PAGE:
Read the current issue of AgriGender journal

Agriculture, Gender, Women

LogoThe current issue of the Journal of Gender, Agriculture and Food Security focuses on the intersection of gender, agricultural productivity, value chains and nutrition and contains papers from research carried out across the globe including in Cameroon, the Himalayas, Ethiopia, India and Malawi.

Nathalie Me-Nsope and Michelle Larkins, both of Michigan State University discuss the gender based constraints and opportunities along the pigeon pea value chain, their implications for legume adoption/expansion, for income gains, and for the food security status of legume producing/selling households. They find that due to their culturally prescribed role as heads of households, men are mostly responsible for legume cultivation decisions at the farm level and across all regions of the country. Cultural restrictions on women’s mobility and gender disparities in transportation assets exclude women from participating in markets, thereby giving men more access to pigeon pea sales revenue. Men’s predominant role in pigeon pea marketing and their power to make major decisions on the allocation of crop revenue creates a disincentive among women to expand the legume at the farm level, especially since women make major labor contributions towards the cultivation and post-harvest handling of the legume. Our results indicate that income from pigeon pea sales may not always translate to improvements in household food security, especially when intra-household gender differences in market participation, consumption needs and preferences are considered. The authors recommend that development efforts targeting increases in household food security through the promotion of pigeon pea must take into considerations and address these gender barriers.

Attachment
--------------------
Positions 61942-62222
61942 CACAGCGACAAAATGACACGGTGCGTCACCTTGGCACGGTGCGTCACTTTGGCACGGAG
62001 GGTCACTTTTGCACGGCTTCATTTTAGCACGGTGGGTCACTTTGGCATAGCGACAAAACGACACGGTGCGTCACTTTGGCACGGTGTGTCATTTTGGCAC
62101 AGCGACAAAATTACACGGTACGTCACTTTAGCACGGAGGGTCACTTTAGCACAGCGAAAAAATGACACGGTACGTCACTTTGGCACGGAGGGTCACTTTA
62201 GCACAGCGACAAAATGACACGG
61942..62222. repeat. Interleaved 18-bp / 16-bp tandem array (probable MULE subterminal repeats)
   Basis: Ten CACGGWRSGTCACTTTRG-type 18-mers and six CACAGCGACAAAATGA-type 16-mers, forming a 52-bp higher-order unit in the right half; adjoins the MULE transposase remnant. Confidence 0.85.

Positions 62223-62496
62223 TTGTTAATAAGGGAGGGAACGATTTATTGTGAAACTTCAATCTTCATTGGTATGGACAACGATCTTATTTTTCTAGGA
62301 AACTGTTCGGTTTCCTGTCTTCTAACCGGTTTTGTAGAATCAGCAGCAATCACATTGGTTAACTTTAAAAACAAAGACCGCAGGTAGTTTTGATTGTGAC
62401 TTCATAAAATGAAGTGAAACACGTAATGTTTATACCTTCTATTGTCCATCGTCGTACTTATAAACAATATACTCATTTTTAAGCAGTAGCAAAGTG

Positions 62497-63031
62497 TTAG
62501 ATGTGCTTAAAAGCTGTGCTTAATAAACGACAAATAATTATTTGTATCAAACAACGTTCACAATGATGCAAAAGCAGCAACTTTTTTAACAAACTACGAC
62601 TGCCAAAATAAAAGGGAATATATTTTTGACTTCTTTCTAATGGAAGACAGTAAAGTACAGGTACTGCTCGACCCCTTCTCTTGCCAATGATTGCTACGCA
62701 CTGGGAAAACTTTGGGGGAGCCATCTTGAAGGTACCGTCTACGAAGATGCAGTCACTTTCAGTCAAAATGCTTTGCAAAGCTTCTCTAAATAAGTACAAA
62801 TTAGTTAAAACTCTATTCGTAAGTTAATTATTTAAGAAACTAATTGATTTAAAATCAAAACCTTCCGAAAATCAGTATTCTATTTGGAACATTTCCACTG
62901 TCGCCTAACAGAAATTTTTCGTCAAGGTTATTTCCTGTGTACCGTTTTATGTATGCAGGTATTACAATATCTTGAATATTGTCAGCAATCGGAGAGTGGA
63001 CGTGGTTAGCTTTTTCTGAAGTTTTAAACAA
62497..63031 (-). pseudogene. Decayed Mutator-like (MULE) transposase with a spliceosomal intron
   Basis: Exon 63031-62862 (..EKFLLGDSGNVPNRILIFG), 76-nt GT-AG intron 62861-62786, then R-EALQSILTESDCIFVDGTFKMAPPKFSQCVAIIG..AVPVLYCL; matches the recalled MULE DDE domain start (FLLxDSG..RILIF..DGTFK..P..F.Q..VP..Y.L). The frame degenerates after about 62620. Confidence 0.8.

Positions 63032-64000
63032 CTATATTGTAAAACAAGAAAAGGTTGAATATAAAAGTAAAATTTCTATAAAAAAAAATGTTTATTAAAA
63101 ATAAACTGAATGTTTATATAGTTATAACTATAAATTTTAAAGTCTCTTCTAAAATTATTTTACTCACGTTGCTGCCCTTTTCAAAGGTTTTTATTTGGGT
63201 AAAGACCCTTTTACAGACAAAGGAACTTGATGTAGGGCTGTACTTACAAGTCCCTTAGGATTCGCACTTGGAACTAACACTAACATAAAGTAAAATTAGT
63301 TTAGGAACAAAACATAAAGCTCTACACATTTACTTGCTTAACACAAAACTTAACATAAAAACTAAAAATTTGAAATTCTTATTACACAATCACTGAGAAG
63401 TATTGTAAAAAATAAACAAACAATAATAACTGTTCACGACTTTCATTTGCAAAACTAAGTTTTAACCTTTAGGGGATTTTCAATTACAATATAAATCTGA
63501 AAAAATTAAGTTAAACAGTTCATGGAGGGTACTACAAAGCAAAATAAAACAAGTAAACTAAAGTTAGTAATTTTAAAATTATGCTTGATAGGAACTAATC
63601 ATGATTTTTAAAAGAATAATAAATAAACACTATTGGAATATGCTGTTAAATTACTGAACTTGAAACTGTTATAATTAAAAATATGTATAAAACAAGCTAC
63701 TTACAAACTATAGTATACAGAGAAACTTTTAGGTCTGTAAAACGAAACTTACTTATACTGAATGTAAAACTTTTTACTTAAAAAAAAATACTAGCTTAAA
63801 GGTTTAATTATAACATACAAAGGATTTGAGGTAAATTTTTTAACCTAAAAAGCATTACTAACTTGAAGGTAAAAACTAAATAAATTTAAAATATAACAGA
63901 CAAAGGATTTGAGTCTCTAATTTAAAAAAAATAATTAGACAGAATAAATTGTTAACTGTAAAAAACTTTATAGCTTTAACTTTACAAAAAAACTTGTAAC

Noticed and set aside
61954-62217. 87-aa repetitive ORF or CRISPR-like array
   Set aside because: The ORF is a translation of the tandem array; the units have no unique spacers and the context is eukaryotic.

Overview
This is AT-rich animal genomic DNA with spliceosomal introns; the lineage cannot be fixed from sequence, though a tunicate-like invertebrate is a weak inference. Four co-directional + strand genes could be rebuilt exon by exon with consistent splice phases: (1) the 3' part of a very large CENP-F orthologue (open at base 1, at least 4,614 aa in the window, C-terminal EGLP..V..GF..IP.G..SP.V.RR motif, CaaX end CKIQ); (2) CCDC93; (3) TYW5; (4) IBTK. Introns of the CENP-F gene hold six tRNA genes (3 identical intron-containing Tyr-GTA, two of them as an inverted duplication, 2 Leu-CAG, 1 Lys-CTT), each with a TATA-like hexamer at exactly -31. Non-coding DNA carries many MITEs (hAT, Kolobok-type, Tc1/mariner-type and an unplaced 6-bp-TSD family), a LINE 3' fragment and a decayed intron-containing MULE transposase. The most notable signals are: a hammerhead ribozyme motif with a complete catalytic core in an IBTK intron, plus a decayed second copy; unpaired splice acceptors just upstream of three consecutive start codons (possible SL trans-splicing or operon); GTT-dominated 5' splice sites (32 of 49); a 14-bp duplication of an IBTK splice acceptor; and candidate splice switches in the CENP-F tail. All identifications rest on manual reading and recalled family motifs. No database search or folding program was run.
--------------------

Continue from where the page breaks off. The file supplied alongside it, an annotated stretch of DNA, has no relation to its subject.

Read the full paper here

Hannah E. Payne from Brigham Young University, the USA and her co-authors from Freedom from Hunger and the Indian Institute of Health Management Research University in Jaipur India address the critical issue of food insecurity among women and children and describe the associated factors  in rural Rajasthan, India. By surveying pregnant women and women with young children belonging to self-help groups the authors find that factors associated with food insecurity for both women and children include increased poverty, low dietary diversity, belonging to a tribe, and failing to save money to cover food expenses. For women, using more coping strategies and having a husband who made decisions about how money the woman earned was used were associated with food insecurity, while not having received food from an Integrated Child Development Service center was associated with food insecurity in children.  These findings suggest that actions for improving food security may include facilitating saving for food needs, improving decision-making power among women, and increasing ties to organizations that cater to child development needs.

Read the full paper here